"Buenos dias", "buenas noches" -- this was the first words in a foreign language I heard in my life, as a three-year old boy growing up in developing post-war Western Germany, where the first gastarbeiters had arrived from Spain. Fascinated by the strange sounds, I tried to get to know some more languages, the only opportunity being TV courses of English and French -- there was no foreign language education for pre-teen school children in Germany yet in those days. Read more
To find some answers Tim Machan explores the language's present and past, and looks ahead to its futures among the one and a half billion people who speak it. His search is fascinating and important, for definitions of English have influenced education and law in many countries and helped shape the identities of those who live in them.
This volume provides a new perspective on the evolution of the special language of medicine, based on the electronic corpus of Early Modern English Medical Texts, containing over two million words of medical writing from 1500 to 1700.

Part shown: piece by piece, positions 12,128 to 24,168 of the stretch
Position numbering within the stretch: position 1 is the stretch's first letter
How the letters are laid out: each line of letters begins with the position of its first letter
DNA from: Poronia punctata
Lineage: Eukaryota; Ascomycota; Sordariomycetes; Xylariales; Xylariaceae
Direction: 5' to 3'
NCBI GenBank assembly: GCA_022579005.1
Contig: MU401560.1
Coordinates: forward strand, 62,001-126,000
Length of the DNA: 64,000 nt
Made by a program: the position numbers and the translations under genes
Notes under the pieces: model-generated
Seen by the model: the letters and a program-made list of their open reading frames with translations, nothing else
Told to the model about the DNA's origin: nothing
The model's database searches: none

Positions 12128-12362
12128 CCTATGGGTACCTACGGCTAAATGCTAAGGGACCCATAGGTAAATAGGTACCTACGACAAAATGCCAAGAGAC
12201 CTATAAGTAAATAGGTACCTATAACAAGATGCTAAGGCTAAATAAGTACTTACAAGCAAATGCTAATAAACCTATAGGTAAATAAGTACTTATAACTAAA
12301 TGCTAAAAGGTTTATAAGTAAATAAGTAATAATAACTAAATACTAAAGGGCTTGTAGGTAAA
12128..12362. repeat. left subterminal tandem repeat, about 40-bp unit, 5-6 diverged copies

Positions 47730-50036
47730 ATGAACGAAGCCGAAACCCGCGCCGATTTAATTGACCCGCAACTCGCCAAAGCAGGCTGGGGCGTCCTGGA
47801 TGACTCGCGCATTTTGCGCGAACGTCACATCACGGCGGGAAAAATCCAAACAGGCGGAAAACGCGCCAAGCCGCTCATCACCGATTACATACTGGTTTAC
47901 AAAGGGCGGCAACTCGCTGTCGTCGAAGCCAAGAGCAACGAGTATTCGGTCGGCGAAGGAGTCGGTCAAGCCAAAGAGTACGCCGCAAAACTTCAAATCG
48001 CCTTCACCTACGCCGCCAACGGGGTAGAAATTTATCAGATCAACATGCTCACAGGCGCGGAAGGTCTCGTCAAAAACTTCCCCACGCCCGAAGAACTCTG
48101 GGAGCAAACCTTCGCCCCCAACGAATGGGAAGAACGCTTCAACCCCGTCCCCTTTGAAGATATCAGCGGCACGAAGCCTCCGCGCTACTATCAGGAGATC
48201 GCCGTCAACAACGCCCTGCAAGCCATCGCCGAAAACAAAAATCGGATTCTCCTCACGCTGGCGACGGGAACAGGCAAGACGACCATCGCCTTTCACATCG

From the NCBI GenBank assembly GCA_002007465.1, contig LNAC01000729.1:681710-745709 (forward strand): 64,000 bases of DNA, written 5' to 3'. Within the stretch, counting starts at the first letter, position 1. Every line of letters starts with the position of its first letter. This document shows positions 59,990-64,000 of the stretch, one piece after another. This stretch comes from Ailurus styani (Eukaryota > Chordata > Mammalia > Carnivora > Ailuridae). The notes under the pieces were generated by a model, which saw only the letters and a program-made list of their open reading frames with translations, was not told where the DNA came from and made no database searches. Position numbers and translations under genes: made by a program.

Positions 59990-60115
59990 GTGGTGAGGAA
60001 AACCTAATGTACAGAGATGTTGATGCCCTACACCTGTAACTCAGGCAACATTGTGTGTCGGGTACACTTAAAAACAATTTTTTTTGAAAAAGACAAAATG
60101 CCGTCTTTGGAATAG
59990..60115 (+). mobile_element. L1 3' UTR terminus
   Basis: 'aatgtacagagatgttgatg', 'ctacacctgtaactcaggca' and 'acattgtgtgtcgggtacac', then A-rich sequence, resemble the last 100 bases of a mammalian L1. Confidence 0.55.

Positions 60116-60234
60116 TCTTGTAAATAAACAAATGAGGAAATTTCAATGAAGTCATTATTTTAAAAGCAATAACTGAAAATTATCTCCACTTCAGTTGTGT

Is there a more or less commonly accepted term in English for a vowel that alternates with zero, as the /o/ in Russian _rot_ `mouth', pl. _rty_? I've seen `fugitive' (a literal translation of Russian _beglaja [glasnaja]_), `unstable' (which could, however, mean other things as well) and `movable' (which seems better suited for a segment undergoing metathesis than deletion). What term(s) do people prefer?
Also, I seem to have come across the term `evanescent' used for the same purpose, but can't remember where. Does it exist, or am I misremembering something?
Thanks in advance, - Ivan A Derzhanski http://www.math.bas.bg/ml/iad/ email@example.com Dept for Math Lx, Inst for Maths & CompSci, Bulg Acad of Sciences